Etymology Usage

Do your bangs stay bung?

Q: Why does the word “bangs” refer to a fringe of hair cut straight across the forehead?

A: The use of “bangs” (or “bang”) for that short fringe of hair originated in the US in the 19th century, according to the Oxford English Dictionary.

But the usage has its roots in “bangtail,” an equine term seen on both sides of the Atlantic. So let’s start our investigation in the stables.

The word “bangtail” is defined in the OED as “a (horse’s) tail, of which the hair is allowed to grow to a considerable length and then cut horizontally across so as to form a flat even tassel-like end.”

The dictionary notes that the term has also been used in Australia for cattle with tails cut that way, and in the US as slang for a horse, especially a race horse.

The earliest citation for “bangtail” in Green’s Dictionary of Slang is from a Scottish journal, suggesting that the term may have first reared its head in the British Isles.

Green’s cites an 1812 issue of the Edinburgh Review that mentions a stud horse named Bangtail, but the name surely came from an even earlier use of the term.

Through a Google search we found a comic British story about fox-hunting, published in 1851, in which “bang-tail” appears least seven times in reference to tails as well as horses.

The story, “Turning Out a Bagman,” by a writer signed “B.P.W.,” is about two London greenhorns who are on vacation and want to hire a pair of hunters.

The showily groomed horses they hire are called “bang-tails,” and are described as having “such flowing bang-tails as at once stamped them in the eyes of our friends as ‘out-and-out’ thorough-breds.”

The story is chockfull of slang (like “bagman” to mean “fox”), which may explain the repeated use of “bang-tail” instead of “horse.”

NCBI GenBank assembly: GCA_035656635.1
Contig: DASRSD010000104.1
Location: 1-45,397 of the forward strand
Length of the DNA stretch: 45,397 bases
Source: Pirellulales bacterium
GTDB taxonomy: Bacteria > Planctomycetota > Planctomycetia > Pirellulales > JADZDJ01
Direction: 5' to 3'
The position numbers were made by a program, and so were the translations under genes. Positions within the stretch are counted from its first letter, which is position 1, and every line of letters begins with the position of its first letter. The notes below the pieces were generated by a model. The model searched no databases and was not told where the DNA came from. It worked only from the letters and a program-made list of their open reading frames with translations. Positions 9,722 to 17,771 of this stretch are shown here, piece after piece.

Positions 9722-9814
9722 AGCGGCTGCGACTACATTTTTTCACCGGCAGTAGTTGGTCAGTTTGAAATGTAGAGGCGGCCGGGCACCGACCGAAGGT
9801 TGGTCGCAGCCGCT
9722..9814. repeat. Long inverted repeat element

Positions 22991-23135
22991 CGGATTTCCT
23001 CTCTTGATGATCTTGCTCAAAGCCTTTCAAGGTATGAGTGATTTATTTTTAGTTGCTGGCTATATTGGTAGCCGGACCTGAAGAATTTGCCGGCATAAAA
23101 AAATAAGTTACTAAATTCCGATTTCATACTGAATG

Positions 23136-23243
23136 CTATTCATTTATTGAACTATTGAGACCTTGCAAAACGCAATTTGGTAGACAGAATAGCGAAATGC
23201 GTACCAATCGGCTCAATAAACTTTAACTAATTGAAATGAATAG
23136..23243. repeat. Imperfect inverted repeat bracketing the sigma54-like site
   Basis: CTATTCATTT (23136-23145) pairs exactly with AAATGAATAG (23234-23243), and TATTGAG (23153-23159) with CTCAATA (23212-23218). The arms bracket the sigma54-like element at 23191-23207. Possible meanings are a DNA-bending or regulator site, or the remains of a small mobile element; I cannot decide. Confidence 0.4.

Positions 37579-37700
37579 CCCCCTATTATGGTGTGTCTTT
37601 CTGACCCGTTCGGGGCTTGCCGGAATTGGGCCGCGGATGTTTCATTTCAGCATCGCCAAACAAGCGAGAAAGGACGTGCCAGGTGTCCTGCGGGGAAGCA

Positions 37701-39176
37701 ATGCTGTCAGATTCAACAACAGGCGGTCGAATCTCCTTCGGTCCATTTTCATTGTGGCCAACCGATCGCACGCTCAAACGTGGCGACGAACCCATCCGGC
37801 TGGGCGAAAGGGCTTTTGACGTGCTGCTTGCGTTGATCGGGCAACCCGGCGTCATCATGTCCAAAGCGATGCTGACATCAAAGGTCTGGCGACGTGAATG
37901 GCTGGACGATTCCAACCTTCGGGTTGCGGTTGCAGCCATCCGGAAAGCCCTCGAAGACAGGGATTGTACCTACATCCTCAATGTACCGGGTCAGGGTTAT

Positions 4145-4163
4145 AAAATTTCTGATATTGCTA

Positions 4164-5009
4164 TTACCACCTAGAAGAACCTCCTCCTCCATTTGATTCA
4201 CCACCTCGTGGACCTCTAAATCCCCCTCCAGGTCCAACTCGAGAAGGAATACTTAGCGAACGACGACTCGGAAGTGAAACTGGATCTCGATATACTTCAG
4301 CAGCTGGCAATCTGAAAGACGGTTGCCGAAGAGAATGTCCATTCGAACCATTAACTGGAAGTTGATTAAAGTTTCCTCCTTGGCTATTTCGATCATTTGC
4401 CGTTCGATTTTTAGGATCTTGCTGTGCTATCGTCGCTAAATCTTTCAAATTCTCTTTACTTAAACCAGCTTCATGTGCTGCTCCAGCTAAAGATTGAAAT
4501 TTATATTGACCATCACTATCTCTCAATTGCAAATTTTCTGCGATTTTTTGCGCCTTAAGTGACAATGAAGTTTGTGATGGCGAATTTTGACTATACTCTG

Apparently it didn’t take long for “bang” to graduate from horse tails to human hair.

We found an 1844 travel book, Revelations of Russia by Charles Frederick Henningsen, that mentions a man’s hair cut “somewhat in the fashion of a thorough-bred’s ‘bang-tail.’ ”

In another travel book we came across an 1849 entry that describes a woman whose hair was braided in back and “cut in bang style” in front.

The OED’s earliest citation for the human usage is from a letter written in 1878 by Frances M. A. Roe, author of Army Letters From an Officer’s Wife: “It had a heavy bang of fiery red hair.” (The “bang” was on a face mask in a shop window in Helena, in the Montana Territory.)

Another American, William Dean Howells, also used the word in his book The Undiscovered Country (1880): “His hair cut in front like a young lady’s bang.”

A Google search turned up a plural reference in an 1883 article from the New York Times. A Catholic priest, lecturing Sunday school children, “condemned the fashion of wearing ‘bangs’ in severe terms.”

A matching adjective (as in “banged” hair) and verb (to “bang” or cut the front hair straight across) also emerged in the 1880s, according to citations in the OED.

Here are a couple of examples: “He was bareheaded, his hair banged even with his eyebrows in front” (from the Century Magazine, 1882), and “They wear their … hair ‘banged’ low over their foreheads” (from Harper’s Magazine, 1883).

So it would appear that the verb “bang” (to cut hair straight across) emerged after the hairstyle and not before, unless there are earlier verb references we haven’t found.

That still leaves us with a question: Why did “bang” mean bluntly cut?

Both Green’s and the OED indicate that since the late 1500s the verb “bang” has meant to hit or thump, and the noun “bang” has meant a blow or a thump.

And “bang” has been used adverbially since the late 18th century, the OED says, to mean “all of a sudden,” or “suddenly and abruptly, all at once, as in ‘to cut a thing bang off.’ ”

Since the bangs on a person’s forehead, like a horse’s banged tail, end abruptly—you might say with a  “bang!”—perhaps the word is simply a case of creative English.

A collection of humor pieces, Wit and Humor of the Age (1883), takes the creativity a step further. In a story by  Melville D. Landon, one chambermaid asks another “if she banged her hair.”

“Yes, Mary,” the first chambermaid says. “I bang my hair—keep a banging it, but it don’t stay bung!”

Check out our books about the English language